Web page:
“Why don’t those people want us in their neighborhood dad?”
The majority of the motivation to the objection is NIMBY. The end.
The former site of Patsy Crucitti’s florist is for sale on the Post road, and this seems like a much better option for a synagogue. It is already zoned commercial, and if it’s not large enough to accomodate parking, another building is available a few doors down that can be converted to a parking lot.
Works for me, and you’re right – the gray building next door is also for sale. I’m sure those parcels were considered and rejected but perhaps they could be revisited.
JRH—the fact that you dont find it objectionable to be called a “lunatic” by an opposing party speaks volume to your lack of intellectual honesty to the debate.
Both parties should remain respectful in the debate.
Hey – in defense of JRH, if someone you don’t respect calls you a nasty name, you may not find it objectionable at all because you’re indifferent to what that person thinks. Dollar Bill, for instance, is always on these pages spewing his childish insults – does anyone care? I think not.
Georgie, not shocked that nuance has gone over your head, but Mr. Birnbaum isn’t calling all of the opponents the “lunatic fringe,” just people like the ones whose comments CF had to block.
Anyone who knows anything about the Town of Greenwich will recognize that such phrases as “residential character” and “too much traffic” are just smokescreens to hide the real issue. I’d bet the rent that if some acceptable Protestant denomination was interested in the same property, we would not be hearing all this crap! In fact, if that were the case, the neighbors might even send over a Welcome Wagon, which is something they certainly aren’t going to be doing if a Jewish Congregation moves in.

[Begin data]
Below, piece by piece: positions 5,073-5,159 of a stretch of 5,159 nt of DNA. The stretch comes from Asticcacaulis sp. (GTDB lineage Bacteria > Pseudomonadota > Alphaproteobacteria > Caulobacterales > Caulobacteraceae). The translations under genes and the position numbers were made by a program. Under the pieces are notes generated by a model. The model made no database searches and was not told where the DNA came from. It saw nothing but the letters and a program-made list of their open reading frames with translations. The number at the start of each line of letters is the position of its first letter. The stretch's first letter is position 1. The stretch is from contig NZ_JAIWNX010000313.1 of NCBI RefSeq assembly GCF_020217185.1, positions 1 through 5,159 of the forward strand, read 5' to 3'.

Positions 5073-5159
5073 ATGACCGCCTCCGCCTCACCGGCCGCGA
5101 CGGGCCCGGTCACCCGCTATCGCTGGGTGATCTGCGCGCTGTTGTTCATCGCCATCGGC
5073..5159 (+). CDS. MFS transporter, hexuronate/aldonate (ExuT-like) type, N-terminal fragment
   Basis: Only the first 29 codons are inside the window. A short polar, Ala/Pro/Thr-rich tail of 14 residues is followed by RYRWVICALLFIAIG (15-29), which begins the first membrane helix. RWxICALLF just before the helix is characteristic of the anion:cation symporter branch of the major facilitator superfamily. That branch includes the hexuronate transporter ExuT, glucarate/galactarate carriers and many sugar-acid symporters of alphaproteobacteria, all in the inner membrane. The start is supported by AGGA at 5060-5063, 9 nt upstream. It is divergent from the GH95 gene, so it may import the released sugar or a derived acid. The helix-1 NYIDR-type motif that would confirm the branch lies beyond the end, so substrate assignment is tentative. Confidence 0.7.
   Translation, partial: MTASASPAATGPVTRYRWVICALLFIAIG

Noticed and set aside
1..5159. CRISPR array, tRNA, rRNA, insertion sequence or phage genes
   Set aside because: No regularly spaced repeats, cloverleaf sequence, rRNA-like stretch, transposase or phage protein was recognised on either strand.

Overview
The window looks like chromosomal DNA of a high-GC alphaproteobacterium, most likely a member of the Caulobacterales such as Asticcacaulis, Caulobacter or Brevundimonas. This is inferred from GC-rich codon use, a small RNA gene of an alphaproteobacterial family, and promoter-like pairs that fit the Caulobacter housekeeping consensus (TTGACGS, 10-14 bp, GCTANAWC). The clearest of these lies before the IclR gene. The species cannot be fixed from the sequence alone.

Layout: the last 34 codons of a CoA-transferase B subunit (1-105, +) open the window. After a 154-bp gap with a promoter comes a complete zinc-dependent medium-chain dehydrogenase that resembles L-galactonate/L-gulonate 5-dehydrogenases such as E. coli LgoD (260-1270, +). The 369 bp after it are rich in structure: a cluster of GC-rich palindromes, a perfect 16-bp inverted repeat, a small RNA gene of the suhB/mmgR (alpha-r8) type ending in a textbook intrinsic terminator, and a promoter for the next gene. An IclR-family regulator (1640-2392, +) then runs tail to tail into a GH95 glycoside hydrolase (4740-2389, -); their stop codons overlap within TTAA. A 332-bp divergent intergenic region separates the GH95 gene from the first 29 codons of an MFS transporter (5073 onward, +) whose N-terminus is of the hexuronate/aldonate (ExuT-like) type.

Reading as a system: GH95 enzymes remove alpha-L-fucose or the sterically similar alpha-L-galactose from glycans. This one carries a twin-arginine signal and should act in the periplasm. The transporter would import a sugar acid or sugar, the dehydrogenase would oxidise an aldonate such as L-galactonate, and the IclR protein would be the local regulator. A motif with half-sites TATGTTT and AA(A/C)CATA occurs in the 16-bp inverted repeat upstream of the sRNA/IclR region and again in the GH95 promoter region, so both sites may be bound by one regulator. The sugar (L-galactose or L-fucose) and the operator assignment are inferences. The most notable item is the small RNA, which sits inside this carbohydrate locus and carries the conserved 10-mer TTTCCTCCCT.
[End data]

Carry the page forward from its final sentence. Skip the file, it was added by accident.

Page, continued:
You would lose that bet, Judson – here in Greenwich every change is opposed and churches and schools are included. I’ve written before on this exact topic: yes, there is certainly some anti-Semitism in town, just as there is in so many towns around the world (close to home, drive up to Darien and count the synagogues – oops! There are none), but residents have fought Stanwich Congregational Church, Stanwich School (not affiliated with Stanwich Church), Brunswick School on King Street, Brunswick School expansion on Mahr Avenue, Greenwich Academy expansion, Greenwich Academy tennis court screening, a Block Buster on th Post Road in Cos Cob, a drive-in window at a dry cleaners in Cos Cob, a Chase bank on the corner of Rt. One and Dearfield in Greenwich proper, expansion of the A&P in the Thruway Shopping Center in Riverside, and on and on and on – I’ve only lived here since 1954 so I can’t tell you what the the first settlers were against – the English, come to think of it, and the Siwanoy’s were goddamned pissed to be wiped out by those same settlers.